When Sharon and Kevin Katovich flew to Russia to adopt a child eight years ago, they found the orphanage was clean and the caregivers were kind. But the institution was so impoverished, it would stew fruit, then feed the juice to babies over six months. Only newborns got actual milk.
The Katoviches were adopting two infants, a daughter, Jaime, and a son, Gavin. The children were unrelated, but the Katoviches decided to adopt them both at the same time because they couldn't afford a second trip to Russia.
At nine months old, Gavin weighed just 12 pounds. "Our goal for his first birthday was for him to be able to sit," says Sharon. "He was really very weak."
Jaime was healthier, though she had an infestation of scabies on her scalp. The Katoviches put hats on her head to prevent her from scratching.
But the physical problems were the easiest challenges to overcome. While Jaime behaved as a normal child, Gavin began to display more severe problems as he grew. He'd had so little physical stimulation as an infant that he developed a sensory-based disorder.
Back in the States, when Sharon put Gavin on a blanket in the backyard, he would crawl to the edge and no further. He couldn't stand the feel of the grass blades on his hands. On a family trip to Florida, the white sand beaches were painful to him. "It hurts," says Sharon. "For him, it's a big thing."
Gavin sees an occupational therapist, who teaches him to rub his hands together to desensitize his palms. The family also bought a trampoline for the backyard, to help Gavin understand how his body moves and how to control it. Jumping also puts pressure on his joints, which calms him. Gavin suffers some tics from Tourette syndrome, though Sharon doesn't know if the disease is genetic, or a stress reaction to his early months of neglect.
Despite studies by researchers at UW-Madison and the University of Minnesota showing the negative effects of raising children in institutions, many countries continue to place infants in orphanages.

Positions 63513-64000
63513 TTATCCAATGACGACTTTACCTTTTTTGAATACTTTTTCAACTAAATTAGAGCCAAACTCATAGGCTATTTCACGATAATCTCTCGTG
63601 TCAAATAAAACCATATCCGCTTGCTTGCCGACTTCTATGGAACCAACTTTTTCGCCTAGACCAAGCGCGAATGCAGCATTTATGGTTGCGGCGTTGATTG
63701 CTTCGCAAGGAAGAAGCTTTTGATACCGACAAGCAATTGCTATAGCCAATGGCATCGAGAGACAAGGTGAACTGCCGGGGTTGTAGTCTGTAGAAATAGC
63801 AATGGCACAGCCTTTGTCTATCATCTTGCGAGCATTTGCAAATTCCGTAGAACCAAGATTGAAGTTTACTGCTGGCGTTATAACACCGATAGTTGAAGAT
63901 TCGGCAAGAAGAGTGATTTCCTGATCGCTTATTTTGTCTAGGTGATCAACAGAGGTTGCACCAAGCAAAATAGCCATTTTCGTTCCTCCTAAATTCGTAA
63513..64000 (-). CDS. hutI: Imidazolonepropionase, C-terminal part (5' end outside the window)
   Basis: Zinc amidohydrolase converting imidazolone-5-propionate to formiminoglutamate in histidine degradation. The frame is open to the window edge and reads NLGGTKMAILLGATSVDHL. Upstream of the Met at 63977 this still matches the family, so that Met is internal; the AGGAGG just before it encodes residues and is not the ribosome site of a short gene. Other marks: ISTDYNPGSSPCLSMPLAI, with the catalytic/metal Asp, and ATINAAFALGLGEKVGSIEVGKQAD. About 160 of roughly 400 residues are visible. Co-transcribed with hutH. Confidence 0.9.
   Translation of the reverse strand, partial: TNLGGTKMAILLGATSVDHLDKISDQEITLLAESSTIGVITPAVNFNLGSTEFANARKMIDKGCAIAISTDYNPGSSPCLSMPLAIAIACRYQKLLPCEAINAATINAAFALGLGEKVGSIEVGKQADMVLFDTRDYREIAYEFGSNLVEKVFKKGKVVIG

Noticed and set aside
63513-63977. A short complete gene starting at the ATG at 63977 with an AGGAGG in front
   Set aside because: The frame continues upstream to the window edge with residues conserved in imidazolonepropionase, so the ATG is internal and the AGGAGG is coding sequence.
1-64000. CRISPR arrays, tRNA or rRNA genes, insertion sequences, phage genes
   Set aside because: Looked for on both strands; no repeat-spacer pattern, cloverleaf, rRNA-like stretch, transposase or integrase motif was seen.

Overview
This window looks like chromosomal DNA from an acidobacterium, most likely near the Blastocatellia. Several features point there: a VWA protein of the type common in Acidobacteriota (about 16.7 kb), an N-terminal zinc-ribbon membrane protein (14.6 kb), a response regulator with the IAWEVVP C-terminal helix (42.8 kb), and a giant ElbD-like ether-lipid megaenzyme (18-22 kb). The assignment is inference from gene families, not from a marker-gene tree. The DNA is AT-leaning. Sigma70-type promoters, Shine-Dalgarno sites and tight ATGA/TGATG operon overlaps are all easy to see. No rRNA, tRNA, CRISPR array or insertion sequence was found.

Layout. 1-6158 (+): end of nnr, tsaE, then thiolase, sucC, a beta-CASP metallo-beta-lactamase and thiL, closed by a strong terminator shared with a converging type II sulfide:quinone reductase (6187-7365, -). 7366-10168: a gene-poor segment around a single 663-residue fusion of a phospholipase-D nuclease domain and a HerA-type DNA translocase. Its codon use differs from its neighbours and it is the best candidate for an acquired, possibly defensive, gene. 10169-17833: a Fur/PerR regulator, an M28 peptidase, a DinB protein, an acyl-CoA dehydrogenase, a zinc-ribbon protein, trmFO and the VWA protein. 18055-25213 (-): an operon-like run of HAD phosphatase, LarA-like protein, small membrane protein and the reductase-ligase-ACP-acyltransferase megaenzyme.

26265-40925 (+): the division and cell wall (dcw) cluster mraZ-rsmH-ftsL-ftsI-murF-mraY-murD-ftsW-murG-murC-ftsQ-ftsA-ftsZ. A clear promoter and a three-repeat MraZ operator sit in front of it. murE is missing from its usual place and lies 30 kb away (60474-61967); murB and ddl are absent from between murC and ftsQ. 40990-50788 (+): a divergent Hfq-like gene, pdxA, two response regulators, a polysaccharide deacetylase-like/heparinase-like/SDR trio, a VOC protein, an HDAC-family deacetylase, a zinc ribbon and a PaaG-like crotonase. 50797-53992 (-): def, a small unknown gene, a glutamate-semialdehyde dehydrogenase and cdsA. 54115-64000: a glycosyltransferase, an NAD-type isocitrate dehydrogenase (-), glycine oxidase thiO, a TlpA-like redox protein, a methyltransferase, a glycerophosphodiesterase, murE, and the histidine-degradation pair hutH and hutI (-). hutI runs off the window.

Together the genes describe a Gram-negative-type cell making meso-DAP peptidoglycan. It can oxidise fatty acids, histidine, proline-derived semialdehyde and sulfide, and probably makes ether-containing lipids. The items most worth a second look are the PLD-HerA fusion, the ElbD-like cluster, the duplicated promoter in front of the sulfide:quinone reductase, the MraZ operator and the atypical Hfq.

"There's a very strong historical and emotional link to orphanages," says Dana Johnson, head of the International Adoption Medicine Program at the University of Minnesota. "They've been around for a long time."
And in impoverished countries, orphanages can actually be viewed as a place of refuge for the poor. "They've got clothing, beds," says Johnson. "It's better than what some other kids have." Visiting Russia, he saw kids sitting outside the orphanage fence, looking in wistfully.
But institutional care is not optimal, says Johnson. International aid organizations, including UNICEF, have started to push countries to move children into foster homes. In many countries, there's also a stigma associated with adoption that has to be overcome to increase domestic adoptions. UNICEF estimates that about one million children in Europe and Asia are growing up in institutions.
"I think that's a gross underestimate," says Johnson. "The orphanages are the principal social safety network for some countries."
Sharon left her job this summer to stay home with the kids. She's also one of the leaders of the Madison parent group of Families for Russian and Ukrainian Adoptions, a support group (frua.org).
She gets emotional when she talks about her children's future. She wonders whether Gavin will be able to go to college. And she worries what he'll be like as a teenager. "That's the part that scares me," she says. "He's already somewhat volatile."
Despite the struggle to overcome Gavin's disabilities, Sharon says the family is joyful. Every year, they celebrate the anniversary of the adoption by going out to dinner. "This is the best thing we ever did."